Sunday, September 28, 2008

Who's on First?

Can anyone make up their mind about new nuclear builds?

The future of the nuclear industry can easily be understood by two competing paradigms as laid out by the New York Times on Sept 24. The newspaper reported "there are two opposing viewpoints on expanding nuclear power."

One is that most companies will not take the plunge until they have seen the pioneers jump into the sea of challenges — technical, legal and financial — and then surface again; the other is that the time is right to push ahead with a large-scale, sustained construction plan.

The situation is about as clear as the classic Abbott & Costello comedy routine known as "who's on first." In it Bud Abbott, the straight man, explains that 'who' is one first, 'what' is on second, and 'I don't know' is one third. Confusion reigns. The classic comedy sketch has passed into history contributing an idiomatic phrase to the American version of English. (See the original version on a YouTube video or a later one at the end of this post.)

Costs are no laughing matter

Very few people in the nuclear industry are laughing about the rapid increases in the cost of steel and concrete or the length of the waiting list for large forgings. The New York Times article points out that only a few nuclear utilities want to be on first, that is, the first plant to formally commit to a new nuclear build in the U.S.

photo_wallace150One of them might be Constellation Energy. Aligned with Electricite de France and Areva, the consortium, known as Unistar, wants to build a fleet of standardized 1,600 MWe EPRs. According to Michael Wallace, (right) Unistar's Chairman, the firm will build the fleet the way a housing developer builds a subdivision. It would move specialized construction crews from one plant to the next so that a number of reactors would be coming up in parallel and enter revenue service within a shorter period of time than building them in serial fashion.

Wallace has also been outspoken about the need for certainty from the Federal government for loan guarantees for new nuclear power plants. The Department of Energy is working on a program that will provide $18 billion in loan guarantees to boost the confidence of investors in new nuclear plants. The program would guarantee 80% of the cost and 100% of the loans for a new plant.

Constellation isn't alone in its desire to participate in the loan guarantee program. NRG's plans for two new reactors at the South Texas Plant depend on the program for success. Other utilities have also filed COL applications with the NRC to get a place in line to use the program.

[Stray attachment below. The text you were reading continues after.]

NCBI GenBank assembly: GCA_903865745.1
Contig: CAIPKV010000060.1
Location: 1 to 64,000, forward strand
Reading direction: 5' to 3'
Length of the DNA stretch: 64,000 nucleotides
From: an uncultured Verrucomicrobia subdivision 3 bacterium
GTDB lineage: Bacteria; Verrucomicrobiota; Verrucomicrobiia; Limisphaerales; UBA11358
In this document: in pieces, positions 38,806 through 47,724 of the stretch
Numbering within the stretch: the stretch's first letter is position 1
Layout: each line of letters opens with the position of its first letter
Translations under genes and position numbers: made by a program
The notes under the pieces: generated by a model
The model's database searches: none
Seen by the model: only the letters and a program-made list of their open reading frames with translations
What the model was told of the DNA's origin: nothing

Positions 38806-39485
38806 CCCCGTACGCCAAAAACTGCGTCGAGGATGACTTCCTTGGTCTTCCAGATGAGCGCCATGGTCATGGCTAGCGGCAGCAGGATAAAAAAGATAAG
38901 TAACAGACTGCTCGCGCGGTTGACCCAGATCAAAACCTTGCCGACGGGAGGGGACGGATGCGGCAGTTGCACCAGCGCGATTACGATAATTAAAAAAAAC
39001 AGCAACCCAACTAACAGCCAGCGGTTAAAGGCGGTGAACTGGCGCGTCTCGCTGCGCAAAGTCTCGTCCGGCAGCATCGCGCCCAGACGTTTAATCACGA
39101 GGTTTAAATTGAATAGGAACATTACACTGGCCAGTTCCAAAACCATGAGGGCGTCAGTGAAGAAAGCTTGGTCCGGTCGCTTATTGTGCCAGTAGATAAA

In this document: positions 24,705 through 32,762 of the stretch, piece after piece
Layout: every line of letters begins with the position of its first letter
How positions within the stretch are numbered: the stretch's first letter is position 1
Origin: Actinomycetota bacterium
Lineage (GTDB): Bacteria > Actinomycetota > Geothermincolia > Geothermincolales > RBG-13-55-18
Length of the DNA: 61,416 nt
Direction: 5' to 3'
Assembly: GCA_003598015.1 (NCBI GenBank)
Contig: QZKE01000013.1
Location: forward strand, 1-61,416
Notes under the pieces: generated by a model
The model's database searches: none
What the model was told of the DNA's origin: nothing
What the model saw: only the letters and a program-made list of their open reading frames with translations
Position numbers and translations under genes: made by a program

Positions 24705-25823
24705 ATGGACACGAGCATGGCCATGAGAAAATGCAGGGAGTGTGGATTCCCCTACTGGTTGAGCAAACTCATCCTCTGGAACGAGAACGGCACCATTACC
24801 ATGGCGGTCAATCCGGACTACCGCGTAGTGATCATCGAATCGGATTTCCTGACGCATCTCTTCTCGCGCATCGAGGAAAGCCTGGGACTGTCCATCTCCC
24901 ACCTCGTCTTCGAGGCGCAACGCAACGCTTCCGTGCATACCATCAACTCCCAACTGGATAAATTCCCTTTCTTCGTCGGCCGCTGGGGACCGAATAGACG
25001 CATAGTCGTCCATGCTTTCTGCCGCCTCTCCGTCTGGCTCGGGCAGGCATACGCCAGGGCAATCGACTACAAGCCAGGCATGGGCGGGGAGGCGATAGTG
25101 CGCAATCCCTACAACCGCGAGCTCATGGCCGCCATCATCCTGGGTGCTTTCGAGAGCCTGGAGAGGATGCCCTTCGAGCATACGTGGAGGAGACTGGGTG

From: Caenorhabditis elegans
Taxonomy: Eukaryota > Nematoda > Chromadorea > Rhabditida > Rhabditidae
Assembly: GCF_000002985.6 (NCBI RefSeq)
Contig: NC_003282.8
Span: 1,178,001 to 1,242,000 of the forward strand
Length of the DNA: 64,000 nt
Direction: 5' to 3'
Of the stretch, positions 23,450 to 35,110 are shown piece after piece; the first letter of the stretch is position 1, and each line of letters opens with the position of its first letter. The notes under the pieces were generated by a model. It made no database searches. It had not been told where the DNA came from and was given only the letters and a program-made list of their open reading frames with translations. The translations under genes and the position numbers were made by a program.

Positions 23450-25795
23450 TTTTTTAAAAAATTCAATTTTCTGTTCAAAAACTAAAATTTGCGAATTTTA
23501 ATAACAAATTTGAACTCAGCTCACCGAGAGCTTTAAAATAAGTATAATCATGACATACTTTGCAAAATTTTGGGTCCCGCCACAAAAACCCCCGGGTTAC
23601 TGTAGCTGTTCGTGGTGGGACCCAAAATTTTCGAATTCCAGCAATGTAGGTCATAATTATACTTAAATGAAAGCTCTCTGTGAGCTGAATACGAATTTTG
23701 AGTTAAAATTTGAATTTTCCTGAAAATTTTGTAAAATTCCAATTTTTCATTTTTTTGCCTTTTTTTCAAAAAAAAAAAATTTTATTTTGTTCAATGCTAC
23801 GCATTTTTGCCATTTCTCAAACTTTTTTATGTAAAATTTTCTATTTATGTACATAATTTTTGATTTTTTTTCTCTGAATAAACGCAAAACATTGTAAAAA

The nuclear industry isn't happy with the ceiling on the program imposed by Congress. Environmental groups have vigorous attacked the program as a "give away," though they haven't applied the same logic to government support for wind and solar projects.

john_krenicki_mainThe other point of view is expressed by John Krenicki, (right) CEO of General Electric Energy Infrastructure. His view is to build nuclear plants one after another in serial fashion. His view is that the second plant learns from building the "first-of-a-kind" and the third benefits from the first two and so on. Cost savings based on efficiencies accrue as each new plant is built. By the time you are starting the fourth plant you are in the groove so to speak.

Regardless of the method chosen, Richard Myers, VP at NEI, told the NYT the U.S. could have 40 or 50 new reactors by 2030. He added a very large caveat, and it is "that everything goes well." Using Krenicki's ideas, it's likely mistakes will be made on the first two or three plants. Some problems are predictable, like getting the subcontractors to work to nuclear industry quality standards. Areva is grappling with this challenge at its two new EPRs under construction - one in Finland and the other in France. Opponents of nuclear energy, like Greenpeace, have blown the issues out of proportion, but in the battle for supremacy in shaping public opinion, these details count.

Legal and technical issues will also dog the progress of new plants. Two examples are Ameren's efforts to gain permission to charge the rate base for new construction costs and GE's efforts to bring the new ESBWR to market.

Legal Issues slow Ameren's progress

AmerenUE, which is one of the utilities planning to build an Areva EPR with Unistar, has a daunting legal challenge ahead of it. According to a report in the St. Louis Post Dispatch for Sept 20, the Missouri Public Service Commission is considering a staff recommendation to deny the utility's request to pass construction costs to the rate base as it builds the reactor.

In 1976 Missouri passed a law that was directly aimed at stopping plans for a new nuclear power plant. The law bans recovery of costs from construction work in progress. Ameren plans to dispute the commission's staff finding, but it is likely it will have to go to the legislature to try to change the law. The other alternative is to take the risk of proceeding as a merchant.

That course of action is unlikely give the $6 billion estimated cost of the new reactor. So far Ameren has reportedly spent $47 million preparing its COL application to the NRC and expects to spend another $4 million by the end of this month.